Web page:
How did a judge's decision not to deport the terrorist Luis Posada
Carriles to Venezuela connect to the report that George W. Bush has again hit
The answer begins in the fact the Bush never entered a recovery program for
his alcohol and drug addiction, which he supposedly gave up at age 40 while
jogging. God talked to him, or Jesus or some envoy. This born again phenomenon
apparently substituted for AA along with exercise and praying.
W had ongoing problems, of course, in Iraq and Afghanistan. At home, his poll
ratings fell to 40% or less by September. Yet, Bush continued on Karl Rove's
path, derived from Napoleon, Frederick the Great and the Nazi Party model of
politics: forget about facts, truth, integrity, ethics; rely on audacity and
aggression. This formula won him two elections, placed the gutless Democrats
on the defense and secured the "stupid male vote," the dumbos who
adore Dr. Laura and Rush Limbaugh and vote against their own interests.
The impregnable success model, however, eroded quickly and, according to the
The National Enquire ("Bush's Booze Crisis," Sept. 21), Laura Bush
caught George throwing down a drink at his Crawford ranch. Drinking began after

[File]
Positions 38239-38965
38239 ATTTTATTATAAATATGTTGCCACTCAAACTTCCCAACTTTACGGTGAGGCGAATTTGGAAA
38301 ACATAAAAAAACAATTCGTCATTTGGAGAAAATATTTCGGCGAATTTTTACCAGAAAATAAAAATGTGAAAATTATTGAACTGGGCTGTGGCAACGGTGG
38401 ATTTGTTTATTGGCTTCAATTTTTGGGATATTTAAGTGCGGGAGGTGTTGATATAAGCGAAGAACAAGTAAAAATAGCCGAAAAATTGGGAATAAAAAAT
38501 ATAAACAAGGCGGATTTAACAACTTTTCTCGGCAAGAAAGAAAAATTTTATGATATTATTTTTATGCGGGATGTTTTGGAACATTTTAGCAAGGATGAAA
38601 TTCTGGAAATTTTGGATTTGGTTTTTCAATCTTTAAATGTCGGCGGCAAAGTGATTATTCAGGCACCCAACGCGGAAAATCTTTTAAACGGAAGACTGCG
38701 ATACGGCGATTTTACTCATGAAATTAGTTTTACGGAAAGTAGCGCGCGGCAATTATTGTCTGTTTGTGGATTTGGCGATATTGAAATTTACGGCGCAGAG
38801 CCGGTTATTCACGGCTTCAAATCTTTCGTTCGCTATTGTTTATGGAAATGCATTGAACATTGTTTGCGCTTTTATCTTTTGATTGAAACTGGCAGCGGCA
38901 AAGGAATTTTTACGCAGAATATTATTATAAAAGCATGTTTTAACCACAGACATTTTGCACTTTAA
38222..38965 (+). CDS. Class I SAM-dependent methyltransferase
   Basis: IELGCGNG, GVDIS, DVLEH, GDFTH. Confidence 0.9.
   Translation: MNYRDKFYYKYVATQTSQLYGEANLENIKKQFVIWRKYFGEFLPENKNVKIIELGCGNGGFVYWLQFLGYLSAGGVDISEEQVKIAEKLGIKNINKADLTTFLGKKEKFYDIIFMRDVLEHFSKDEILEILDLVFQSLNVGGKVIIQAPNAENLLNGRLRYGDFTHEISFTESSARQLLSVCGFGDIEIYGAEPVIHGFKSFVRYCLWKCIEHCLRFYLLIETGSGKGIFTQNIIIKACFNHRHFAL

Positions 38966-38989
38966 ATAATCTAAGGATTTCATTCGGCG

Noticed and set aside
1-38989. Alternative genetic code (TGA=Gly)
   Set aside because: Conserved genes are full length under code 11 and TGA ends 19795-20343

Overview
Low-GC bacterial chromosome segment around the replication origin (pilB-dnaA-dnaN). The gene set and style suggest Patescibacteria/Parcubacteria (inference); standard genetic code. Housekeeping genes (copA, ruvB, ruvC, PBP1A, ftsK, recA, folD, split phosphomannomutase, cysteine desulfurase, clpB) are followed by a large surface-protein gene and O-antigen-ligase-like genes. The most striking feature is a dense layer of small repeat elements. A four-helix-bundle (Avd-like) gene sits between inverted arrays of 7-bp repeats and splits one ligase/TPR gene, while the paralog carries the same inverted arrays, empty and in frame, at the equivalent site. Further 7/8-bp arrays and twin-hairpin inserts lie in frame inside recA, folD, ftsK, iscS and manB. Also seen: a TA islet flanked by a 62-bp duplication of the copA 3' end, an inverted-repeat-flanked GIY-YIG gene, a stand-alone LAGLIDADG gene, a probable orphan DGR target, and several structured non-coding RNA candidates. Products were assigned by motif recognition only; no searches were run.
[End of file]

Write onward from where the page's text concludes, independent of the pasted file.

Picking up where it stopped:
aides informed him of the Hurricane Katrina disaster and FEMA's failure to deal
with the aftermath.
Laughing about the source? Before the "respectable" press got wind
of it, The Enquirer revealed Rush Limbaugh's oxycontin habit ("Limbaugh
Caught in Drug Ring," Oct. 2, 2003).
Now, Jennifer Luce and Don Gentile report that "Family sources have told
how the 59-year-old president was caught by First Lady Laura downing a shot
of booze at their family ranch in Crawford, Texas
"When the levees broke in New Orleans, it apparently made him reach for
a shot," said one 'insider.' "He poured himself a Texas-sized shot
of straight whiskey and tossed it back. The First Lady was shocked and shouted:
'Stop, George!'" After listening to a September 12 exchange with a journalist,
Laura may have already suspected he had started nipping.
"Did they misinform you when you said that no one anticipated the breach
of the levees?"
"No," Bush responded. "When that storm came by, a lot of people
said we dodged a bullet. When that storm came through at first, people said,
whew. There was a sense of relaxation, and that's what I was referring to. And
I, myself, thought we had dodged a bullet. You know why? Because I was listening
to people, probably over the airways, say the bullet has been dodgedOf course,
there were plans in case the levee had been breached. There was a sense of relaxation
in the moment, a critical moment. And thank you for giving me a chance to clarify
that" (White House Web Site Sept. 12).
This mangled attempt at oral clarity hardly compensated for his non-handling
of Katrina's aftermath. And bloodshed in Iraq dominated daily headlines. Popularity
ratings went south. Gas prices went north. W went boozing.
"The sad fact is that he has been sneaking drinks for weeks now. Laura